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From smoking to sumatriptan, researchers present important new findings on the impacts of drug metabolism

LOS ANGELES -- Pharmacologists from across the country and around the world will offer more than 350 presentations during the American Society for Clinical Pharmacology and Therapeutics annual meeting March 15-18 at the Century Plaza Hotel & Tower. They include:

Why do Chinese-Americans smoke less than whites?

It's one of the major curiosities in smoking behavior -- why one smoker is content with one or two cigarettes a day but another craves a pack a day or more. New research from Rachel Tyndale, MD, and her colleagues at the University of Toronto indicates that people with defects in the CYP2A6 gene tend to smoke about one-third fewer cigarettes per day than people without the defects. People with CYP2A6 defects metabolize nicotine slower, so they don't smoke as much. Neal Benowitz, MD, and colleagues at the University of California at San Francisco report that slow metabolism of nicotine due to CYP2A6 defects may explain why Chinese-Americans smoke less than whites. (Oral presentations)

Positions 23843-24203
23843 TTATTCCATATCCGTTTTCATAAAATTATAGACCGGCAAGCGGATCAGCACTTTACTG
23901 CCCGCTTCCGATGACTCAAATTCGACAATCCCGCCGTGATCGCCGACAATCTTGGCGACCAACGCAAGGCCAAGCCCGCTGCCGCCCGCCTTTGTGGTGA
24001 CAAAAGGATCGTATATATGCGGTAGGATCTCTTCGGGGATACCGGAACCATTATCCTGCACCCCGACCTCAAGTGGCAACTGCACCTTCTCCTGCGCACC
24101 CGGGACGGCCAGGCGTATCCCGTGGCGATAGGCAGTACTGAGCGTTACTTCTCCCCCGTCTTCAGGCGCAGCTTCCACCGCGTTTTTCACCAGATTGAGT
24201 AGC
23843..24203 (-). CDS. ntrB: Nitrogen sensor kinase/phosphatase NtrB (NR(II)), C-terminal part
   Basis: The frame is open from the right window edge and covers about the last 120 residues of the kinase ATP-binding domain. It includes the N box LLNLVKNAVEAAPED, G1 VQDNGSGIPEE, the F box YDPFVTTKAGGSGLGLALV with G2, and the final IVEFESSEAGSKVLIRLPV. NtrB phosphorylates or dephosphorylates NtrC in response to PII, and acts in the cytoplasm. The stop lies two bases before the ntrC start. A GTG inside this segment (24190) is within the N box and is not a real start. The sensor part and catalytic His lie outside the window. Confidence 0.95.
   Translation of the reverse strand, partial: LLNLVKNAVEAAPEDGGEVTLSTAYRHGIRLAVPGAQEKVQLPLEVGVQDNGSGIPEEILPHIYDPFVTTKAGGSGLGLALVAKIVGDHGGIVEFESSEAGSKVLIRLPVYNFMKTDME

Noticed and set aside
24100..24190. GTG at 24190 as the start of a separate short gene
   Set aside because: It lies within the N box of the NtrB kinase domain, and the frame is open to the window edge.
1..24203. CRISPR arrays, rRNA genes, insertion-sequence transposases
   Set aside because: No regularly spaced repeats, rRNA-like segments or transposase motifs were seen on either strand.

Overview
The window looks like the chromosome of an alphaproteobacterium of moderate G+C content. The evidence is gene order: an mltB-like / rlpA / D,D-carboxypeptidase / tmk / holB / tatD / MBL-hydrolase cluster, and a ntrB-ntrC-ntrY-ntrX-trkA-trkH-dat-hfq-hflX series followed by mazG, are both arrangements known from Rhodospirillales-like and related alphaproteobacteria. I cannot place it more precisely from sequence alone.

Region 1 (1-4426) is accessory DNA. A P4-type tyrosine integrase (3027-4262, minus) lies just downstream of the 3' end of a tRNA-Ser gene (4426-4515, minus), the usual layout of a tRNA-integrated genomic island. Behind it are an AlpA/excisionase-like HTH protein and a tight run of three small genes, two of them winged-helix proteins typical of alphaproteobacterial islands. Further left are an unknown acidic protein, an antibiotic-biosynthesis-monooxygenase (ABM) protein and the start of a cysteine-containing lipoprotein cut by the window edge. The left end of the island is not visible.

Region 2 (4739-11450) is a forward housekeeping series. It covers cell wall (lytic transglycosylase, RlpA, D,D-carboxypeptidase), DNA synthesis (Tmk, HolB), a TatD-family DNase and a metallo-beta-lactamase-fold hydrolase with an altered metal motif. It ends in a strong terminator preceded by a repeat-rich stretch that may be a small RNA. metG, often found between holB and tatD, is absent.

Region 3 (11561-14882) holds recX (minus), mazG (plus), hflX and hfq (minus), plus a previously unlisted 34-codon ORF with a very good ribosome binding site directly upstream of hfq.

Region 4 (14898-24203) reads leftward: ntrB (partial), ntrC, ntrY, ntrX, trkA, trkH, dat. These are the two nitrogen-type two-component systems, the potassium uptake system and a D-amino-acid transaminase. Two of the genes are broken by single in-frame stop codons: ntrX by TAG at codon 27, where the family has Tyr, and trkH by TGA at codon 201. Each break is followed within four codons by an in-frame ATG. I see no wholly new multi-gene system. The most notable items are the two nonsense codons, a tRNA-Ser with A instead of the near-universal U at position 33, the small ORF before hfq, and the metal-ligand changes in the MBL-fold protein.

Sweet News for Sickle Cell Anemia Sufferers

The artificial sweetener aspartame has been reported to be effective in counteracting the effects of abnormal hemoglobin that reduce oxygen in red blood cells, causing sickle cell anemia. However, appropriate doses for clinical use have not been determined. In a new study of 24 patients, researchers from Oklahoma Medical Research Foundation and Oklahoma University Health Sciences Center have determined an amount that remains effective for eight hours or longer. The findings are good news for sickle cell anemia patients, as few treatment drugs are available. (Poster PI-55).

Quick Relief for Adolescents with Migraine

Adults plagued by migraine headache have been able to obtain quick relief with a nasal spray of the drug sumatriptan since 1997. But that doesn't help the 8 million children and adolescents who suffer from migraines since clinicians have been uncertain about amounts
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Contact: Kirk Monroe
kmcpr@aol.com
202-789-8101
K-M Communications
14-Mar-2000


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